A *binary tree* is often defined recursively as either
(a) being empty, or (b) consisting of a root node together
with left and right subtrees, both of which are binary
trees.
It is this definition that is most useful from the point of
view of data structures in computer science.
From the mathematical point of view these objects are not
trees.
Changing (a) from "empty" to "a single vertex" gives a
definition equivalent to that of ordered trees in which
every node is either a leaf (no children) or has two
children.
These are sometimes called *extended binary trees*.
In either case, they are usually parameterized by *n*,
the number of applications of rule (b) that are used.

In the extended binary tree illustrated above there are
5 *internal nodes* (the brown
circles, which correspond to applications of rule (b))
and 6 *leaves* (the blue squares, which correspond to
applications of rule (a)).
By removing the blue edges and the leaves you obtain the
corresponding binary tree.

The number of extended binary trees with *n* internal nodes
is given by the *n*th Catalan number
(2*n*)!/[(*n*+1)!*n*!]
which, for *n* = 1,2,...,15, has the values
1, 2, 5, 14, 42, 132, 429, 1430, 4862, 16796, 58786, 208012, 742900,
2674440, 9694854.
This is sequence
**A000100**(M1459) in
Neil J. Sloane's
database
of integer sequences.

The number of extended binary trees with *n* internal nodes
and leftmost leaf at level *m* is
*m*(2*n*-*m*-1)!/[(*n*-*m*)!*n*!].
The table of these numbers, shown below, is known as
"Catalan's triangle" if the rows are read backwards.
This is sequence
**A033184** in
Neil J. Sloane's
database
of integer sequences.

m = | 1 | 2 | 3 | 4 | 5 | 6 | 7 | 8 |
---|---|---|---|---|---|---|---|---|

n=1
| 1 | |||||||

2 | 1 | 1 | ||||||

3 | 2 | 2 | 1 | |||||

4 | 5 | 5 | 3 | 1 | ||||

5 | 14 | 14 | 9 | 4 | 1 | |||

6 | 42 | 42 | 28 | 14 | 5 | 1 | ||

7 | 132 | 132 | 90 | 48 | 20 | 6 | 1 | |

8 | 429 | 429 | 297 | 165 | 75 | 27 | 7 | 1 |

Binary trees with *n* nodes are often represented as bitstrings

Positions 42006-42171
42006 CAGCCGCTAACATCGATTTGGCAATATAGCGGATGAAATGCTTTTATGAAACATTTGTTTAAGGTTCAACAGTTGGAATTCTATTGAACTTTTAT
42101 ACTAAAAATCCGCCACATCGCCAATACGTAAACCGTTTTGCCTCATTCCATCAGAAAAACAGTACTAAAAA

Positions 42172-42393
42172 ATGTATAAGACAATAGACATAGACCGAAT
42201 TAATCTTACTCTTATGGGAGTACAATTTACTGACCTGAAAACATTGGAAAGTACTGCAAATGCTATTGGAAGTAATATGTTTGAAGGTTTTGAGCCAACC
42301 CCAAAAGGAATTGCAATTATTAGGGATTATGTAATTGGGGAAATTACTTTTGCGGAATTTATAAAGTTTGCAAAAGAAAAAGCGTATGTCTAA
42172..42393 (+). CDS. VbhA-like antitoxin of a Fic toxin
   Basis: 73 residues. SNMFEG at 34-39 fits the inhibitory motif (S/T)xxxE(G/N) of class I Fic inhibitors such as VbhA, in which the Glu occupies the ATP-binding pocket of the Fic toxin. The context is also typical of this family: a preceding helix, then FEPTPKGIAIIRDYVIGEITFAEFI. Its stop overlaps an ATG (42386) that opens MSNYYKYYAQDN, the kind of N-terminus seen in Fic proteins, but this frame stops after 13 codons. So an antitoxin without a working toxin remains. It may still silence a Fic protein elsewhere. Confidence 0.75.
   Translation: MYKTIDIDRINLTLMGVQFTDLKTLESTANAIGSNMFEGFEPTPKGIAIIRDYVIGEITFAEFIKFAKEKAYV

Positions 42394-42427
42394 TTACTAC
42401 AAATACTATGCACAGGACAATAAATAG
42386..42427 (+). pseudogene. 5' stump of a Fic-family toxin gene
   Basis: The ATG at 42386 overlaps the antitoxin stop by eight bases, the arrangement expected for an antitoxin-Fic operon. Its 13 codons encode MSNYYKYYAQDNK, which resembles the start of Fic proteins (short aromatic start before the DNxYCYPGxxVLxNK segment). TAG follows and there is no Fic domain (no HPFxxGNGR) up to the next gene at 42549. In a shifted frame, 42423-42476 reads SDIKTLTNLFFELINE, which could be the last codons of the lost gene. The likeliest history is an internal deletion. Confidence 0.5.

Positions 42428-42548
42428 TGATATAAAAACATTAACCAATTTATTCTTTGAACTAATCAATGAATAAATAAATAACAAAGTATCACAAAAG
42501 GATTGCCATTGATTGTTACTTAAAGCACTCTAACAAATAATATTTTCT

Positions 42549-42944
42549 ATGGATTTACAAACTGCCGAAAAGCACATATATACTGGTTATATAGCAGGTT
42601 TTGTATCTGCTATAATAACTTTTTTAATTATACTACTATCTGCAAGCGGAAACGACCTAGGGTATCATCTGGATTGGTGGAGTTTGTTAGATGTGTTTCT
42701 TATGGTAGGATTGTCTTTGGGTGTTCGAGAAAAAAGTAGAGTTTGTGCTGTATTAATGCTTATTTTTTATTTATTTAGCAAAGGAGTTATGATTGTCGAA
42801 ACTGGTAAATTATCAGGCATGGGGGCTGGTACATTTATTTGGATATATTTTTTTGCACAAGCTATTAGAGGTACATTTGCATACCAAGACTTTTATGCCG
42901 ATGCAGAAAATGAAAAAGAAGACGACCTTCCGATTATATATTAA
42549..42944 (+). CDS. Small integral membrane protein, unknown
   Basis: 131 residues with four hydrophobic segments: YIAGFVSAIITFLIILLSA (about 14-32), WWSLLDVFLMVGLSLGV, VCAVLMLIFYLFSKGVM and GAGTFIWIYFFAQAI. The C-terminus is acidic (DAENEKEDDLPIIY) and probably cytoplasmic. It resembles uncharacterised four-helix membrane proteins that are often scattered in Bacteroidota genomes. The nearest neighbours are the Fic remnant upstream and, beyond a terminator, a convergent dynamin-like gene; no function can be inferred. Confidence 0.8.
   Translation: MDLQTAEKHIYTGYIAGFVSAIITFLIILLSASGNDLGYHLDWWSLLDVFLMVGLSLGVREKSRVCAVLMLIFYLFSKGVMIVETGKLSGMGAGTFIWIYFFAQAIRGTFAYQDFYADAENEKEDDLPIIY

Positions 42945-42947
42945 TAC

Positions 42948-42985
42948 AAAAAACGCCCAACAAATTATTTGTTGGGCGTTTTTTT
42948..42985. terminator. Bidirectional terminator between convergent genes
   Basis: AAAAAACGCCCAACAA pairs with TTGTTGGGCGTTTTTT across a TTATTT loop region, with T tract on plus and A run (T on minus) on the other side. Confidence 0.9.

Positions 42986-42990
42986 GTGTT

b_{1} b_{2} ... b_{2n} obtained by traversing
the equivalent extended binary tree in preorder,
recording a 1 as each internal node is encountered, and a 0
each time a leaf is encountered, except for the final leaf,
which is ignored.
The position of the leftmost 0 is one greater than the level of the
leftmost leaf (with the root at level 0).
Thus for the tree illustrated above the bitstring is **1101001010**.
Every such bitstring corresponds to a well-formed parentheses string,
obtained by regarding 1 a left paren and 0 as a right paren.
Our bitstring is transformed into ** (()())()()**.
If "alternate output" is selected, then the bitstring is transformed into
balls, black for an 1 and white for a 0.
For our example, the output is
.

If Gray code order is selected then each tree sequence differs from its predecessor by the transposition of two bits. It is the position of these two bits that are output if Gray code output is selected.

If generation by rotations is selected, then each successive tree differs by a rotation from its predecessor. A rotation is illustrated in the animation on the left, which alternately rotates the tree about the blue edge; left, right, left, right, etc. The relative order of the three subtrees is maintained but the root of the tree changes as illustrated. Rotations are used to maintain balance in binary search trees. There is an interesting correspondence between rotations and diagonal flips in triangulations of convex polygons.

An *ordered tree* is a rooted tree in which the relative order of
subtrees matters.
An *ordered forest* is an ordered collection of ordered trees.
There is a one-to-one correspondence between ordered forests with
*n* nodes and binary trees with *n* nodes.
This correspondence is best explained using the well-formed parentheses strings
with *n* left and *n* right parentheses. If the *n* left parentheses and
*n* right parentheses are labelled *1* through *n* from left to right in the string,
then there are *n* pairs of matching left/right pairs of parentheses. These pairs
correspond to the nodes of the corresponding ordered forest. Listing the pairs
in increasing order of the left parentheses corresponds to a preorder listing of
the nodes of the forest and listing the pairs in increasing order of the right
parentheses corresponds to a postorder listing of the nodes of the forest.

For the parentheses string mentioned above, ** (()())()()**, the pairs of
matching left/right pairs are

Thus the algorithms for generating binary trees may also be thought of as algorithms for generating ordered forests.

Related Links:

- Red-Black Trees, a type of binary tree.

The lex order algorithm was developed independently by several authors and is periodically re-discovered! The Gray code algorithm used is from the paper: F.Ruskey and A.Proskurowski, Generating Binary Trees by Transpositions, J.Algorithms, 11 (1990) 68-84. The algorithm for generating binary trees by rotations is from the paper: J. Lucas, D. Roelants van Baronaigien, and F. Ruskey, On Rotations and the Generation of Binary Trees, J. Algorithms, 15 (1993) 343-366.

Programs available:

- Lexicographic order: (C program) (Pascal program)
- Gray code order: (C program) (Pascal program)

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©Frank Ruskey, 1995-2003.

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